Last March I went on a self guided walking tour of the Garden District in New Orleans. The weather was just perfect to admire such lovely homes.
The area was developed between 1832 ~ 1900 for wealthy Americans who didn’t want to reside in the French Quarter with the Creoles.
It was originally laid out with only a few houses per street, each home was surrounded by a large garden, which went on to give the district its name.
It is considered to be one of the best preserved collections of historic mansions in the United States.
The above house and the one below belong to a grouping of three that were built side by side reportedly for a wealthy man’s three daughters.
The wide streets are a pleasure to walk.
Secret gardens brought peace and happiness to this passerby.
Of course there are a number of famous residents. Miss Congeniality herself, Sandra Bullock, had just recently purchased this Victorian gem.
This home belongs to John Goodman. It is beautiful estate hidden by large trees.
During my visit in New Orleans I watched a nighttime taping of Mr. Goodman’s new show, Treme.
Here is the former home of Anne Rice, author of “Interview With A Vampire”.
Recognize this jewel? It was heavily featured in “The Curious Case of Benjamin Button”.
Some homes in the district are famous for other reasons, such as The Cornstalk Home, now a hotel. The home was built in the early 1800’s for Francois-Xavier Martin.
There is a story that the next homeowner brought his bride to live there far from her native Iowa. He had the the cast iron fence built to help ease her loneliness for the waving fields of corn back home.
Each home seems to be lovelier than the last. There are beautiful architectural elements such as Corinthian columns, dentil molding, lovely balustrades and fantastic friezes.
I loved the floral detail that topped these pilasters.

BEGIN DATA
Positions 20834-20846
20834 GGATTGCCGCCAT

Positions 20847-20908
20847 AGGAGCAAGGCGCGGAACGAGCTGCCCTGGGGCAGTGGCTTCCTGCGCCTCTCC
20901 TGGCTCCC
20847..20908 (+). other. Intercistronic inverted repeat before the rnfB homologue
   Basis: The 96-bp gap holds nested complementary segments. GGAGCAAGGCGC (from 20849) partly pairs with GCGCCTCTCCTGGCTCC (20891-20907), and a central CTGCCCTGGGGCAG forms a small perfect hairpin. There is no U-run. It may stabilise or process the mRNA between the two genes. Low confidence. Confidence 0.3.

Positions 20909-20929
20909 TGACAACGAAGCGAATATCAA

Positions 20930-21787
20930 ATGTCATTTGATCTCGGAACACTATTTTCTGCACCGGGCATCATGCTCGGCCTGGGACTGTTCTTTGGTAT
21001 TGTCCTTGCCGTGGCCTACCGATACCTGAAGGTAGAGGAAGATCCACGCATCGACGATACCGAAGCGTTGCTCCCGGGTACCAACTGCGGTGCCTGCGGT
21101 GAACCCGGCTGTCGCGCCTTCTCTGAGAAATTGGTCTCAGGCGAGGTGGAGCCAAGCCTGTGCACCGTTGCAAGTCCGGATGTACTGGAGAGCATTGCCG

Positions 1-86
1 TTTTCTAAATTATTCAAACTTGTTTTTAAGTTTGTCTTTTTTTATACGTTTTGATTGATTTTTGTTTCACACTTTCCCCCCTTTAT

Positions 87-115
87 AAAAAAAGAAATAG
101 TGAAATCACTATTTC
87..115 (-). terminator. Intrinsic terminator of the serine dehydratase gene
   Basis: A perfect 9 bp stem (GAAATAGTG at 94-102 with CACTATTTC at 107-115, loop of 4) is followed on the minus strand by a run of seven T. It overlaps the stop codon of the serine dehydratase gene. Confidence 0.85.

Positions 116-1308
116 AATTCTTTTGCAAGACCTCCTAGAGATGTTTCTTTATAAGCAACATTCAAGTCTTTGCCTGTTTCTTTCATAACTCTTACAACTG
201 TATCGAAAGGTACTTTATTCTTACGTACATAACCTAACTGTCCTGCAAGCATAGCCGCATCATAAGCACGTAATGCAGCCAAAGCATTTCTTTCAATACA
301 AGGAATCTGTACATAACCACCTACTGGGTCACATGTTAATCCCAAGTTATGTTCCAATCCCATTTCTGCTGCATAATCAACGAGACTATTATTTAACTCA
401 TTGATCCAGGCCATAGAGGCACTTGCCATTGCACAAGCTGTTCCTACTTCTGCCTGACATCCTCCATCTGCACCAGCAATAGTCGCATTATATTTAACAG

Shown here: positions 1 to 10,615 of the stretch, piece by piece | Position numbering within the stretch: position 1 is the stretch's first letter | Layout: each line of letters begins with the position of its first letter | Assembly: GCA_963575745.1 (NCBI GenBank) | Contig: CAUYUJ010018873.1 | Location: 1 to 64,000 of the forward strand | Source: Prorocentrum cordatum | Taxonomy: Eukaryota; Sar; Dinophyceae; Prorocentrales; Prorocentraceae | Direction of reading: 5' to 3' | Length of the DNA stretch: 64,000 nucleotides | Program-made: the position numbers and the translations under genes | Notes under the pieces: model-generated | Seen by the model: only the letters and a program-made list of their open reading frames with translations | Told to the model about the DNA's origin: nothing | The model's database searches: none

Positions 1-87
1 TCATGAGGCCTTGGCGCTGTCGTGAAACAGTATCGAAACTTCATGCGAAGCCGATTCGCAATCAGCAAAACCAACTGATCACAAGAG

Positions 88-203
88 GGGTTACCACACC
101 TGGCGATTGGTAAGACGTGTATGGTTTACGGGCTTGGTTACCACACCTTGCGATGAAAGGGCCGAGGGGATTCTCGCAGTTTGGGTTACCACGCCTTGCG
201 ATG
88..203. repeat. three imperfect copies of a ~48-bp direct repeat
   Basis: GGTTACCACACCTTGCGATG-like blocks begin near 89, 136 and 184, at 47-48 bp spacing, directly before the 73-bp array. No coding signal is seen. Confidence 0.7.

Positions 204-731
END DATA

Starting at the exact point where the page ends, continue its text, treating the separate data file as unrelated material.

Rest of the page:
Many of the homes have now been turned into businesses. I think Alice in Wonderland owned this one.
Sadly, I couldn’t afford anything. But there was so much possibility in the places that were just waiting to be loved.
Of course one can’t talk about the homes of New Orleans without noting the horrible losses that the city has suffered. This home was one of the 4000 destroyed in the Lower 9th Ward.
In the midst of the destruction I still saw budding beauty and an opportunity to rebuild.
I can’t tell you the inspiration I felt when looking at this sweet fence.
Thankfully, there are others who also see the value in rebuilding New Orleans. Brad Pitt formed the Make It Right foundation.
The goal of the Make It Right foundation is to build 150 green, affordable, high-quality design homes in the neighborhood that was/is located closest to the levee breach.
Several local, national and international architects have donated designs for single family and duplex homes to Make It Right.
All of the homes built to date have been certified as LEED platinum for their energy efficiency and sustainability. (You know how happy this makes me.) The U.S. Green Building Council states that the Make It Right community is now the “largest, greenest neighborhood of single family homes in America,”.
Words cannot convey the emotion that I felt when viewing this neighborhood first hand. It is one thing to see the devastation on television. It is wholly another to witness the after effects of Katrina that are still painfully prevalent five years later.
Thank you to everyone involved in Make It Right. You have brought hope back to the Lower 9th Ward. May you be blessed in your efforts.
I have started a Decor To Adore fundraising team to aid in the effort. You can click on the Make It Right Team Homes Web Page if you are interested in joining the team.
The goal is to raise $300.00, but I would love to exceed that 10 times over.
“Whatever good things we build end up building us.”
~ Jim Rohn